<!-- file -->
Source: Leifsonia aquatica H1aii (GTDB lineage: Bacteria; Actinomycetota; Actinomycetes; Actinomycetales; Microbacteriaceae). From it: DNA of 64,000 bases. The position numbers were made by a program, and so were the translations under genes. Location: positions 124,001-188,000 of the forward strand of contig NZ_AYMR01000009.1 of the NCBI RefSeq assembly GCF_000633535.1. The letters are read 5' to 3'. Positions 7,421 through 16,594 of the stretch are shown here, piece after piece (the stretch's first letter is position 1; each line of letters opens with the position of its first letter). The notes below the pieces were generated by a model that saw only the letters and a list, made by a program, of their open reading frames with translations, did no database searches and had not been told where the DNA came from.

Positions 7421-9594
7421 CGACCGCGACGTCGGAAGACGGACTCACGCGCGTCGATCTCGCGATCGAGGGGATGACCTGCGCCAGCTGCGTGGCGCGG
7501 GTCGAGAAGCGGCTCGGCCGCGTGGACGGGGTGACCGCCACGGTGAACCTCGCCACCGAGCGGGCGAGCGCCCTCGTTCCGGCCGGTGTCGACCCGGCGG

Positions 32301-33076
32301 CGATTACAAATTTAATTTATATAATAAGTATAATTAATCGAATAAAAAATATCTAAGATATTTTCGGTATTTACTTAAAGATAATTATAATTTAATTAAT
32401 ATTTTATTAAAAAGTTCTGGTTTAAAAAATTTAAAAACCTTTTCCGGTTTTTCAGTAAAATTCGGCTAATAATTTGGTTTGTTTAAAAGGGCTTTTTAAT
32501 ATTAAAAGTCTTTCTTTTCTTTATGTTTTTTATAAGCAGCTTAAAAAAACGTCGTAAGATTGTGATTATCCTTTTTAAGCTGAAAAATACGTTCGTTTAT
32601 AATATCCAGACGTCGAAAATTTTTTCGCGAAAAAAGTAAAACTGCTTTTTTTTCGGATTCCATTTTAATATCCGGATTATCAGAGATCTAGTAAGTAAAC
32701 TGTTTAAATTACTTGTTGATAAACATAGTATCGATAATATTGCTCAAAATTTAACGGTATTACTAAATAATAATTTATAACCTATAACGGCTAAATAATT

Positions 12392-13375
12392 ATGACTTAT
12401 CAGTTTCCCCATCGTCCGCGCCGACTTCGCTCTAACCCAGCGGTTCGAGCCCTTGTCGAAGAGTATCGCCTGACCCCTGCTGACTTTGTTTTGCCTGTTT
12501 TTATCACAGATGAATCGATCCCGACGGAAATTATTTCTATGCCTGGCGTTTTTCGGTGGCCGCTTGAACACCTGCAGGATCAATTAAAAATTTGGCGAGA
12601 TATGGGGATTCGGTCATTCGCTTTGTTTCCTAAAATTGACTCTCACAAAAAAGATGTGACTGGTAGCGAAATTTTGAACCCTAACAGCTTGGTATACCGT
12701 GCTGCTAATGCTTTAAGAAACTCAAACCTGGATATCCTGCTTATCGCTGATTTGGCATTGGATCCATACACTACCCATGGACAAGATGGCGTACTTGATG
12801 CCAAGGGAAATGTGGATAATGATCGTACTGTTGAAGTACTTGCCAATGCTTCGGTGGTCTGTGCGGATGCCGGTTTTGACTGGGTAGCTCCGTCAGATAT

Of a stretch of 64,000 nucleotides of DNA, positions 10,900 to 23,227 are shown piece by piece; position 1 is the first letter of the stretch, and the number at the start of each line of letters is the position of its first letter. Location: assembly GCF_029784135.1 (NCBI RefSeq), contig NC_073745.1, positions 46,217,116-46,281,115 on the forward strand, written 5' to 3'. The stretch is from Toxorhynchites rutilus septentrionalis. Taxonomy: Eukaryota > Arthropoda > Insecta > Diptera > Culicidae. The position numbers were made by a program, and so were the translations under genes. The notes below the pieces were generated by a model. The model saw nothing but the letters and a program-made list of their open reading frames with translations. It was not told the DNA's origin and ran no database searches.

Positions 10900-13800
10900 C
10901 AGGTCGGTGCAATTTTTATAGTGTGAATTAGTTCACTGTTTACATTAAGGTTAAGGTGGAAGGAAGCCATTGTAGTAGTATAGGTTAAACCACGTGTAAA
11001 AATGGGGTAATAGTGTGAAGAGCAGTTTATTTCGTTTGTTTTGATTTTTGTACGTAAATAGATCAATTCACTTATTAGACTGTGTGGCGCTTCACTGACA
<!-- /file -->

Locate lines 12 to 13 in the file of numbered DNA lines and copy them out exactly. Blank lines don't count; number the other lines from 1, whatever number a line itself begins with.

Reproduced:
12392 ATGACTTAT
12401 CAGTTTCCCCATCGTCCGCGCCGACTTCGCTCTAACCCAGCGGTTCGAGCCCTTGTCGAAGAGTATCGCCTGACCCCTGCTGACTTTGTTTTGCCTGTTT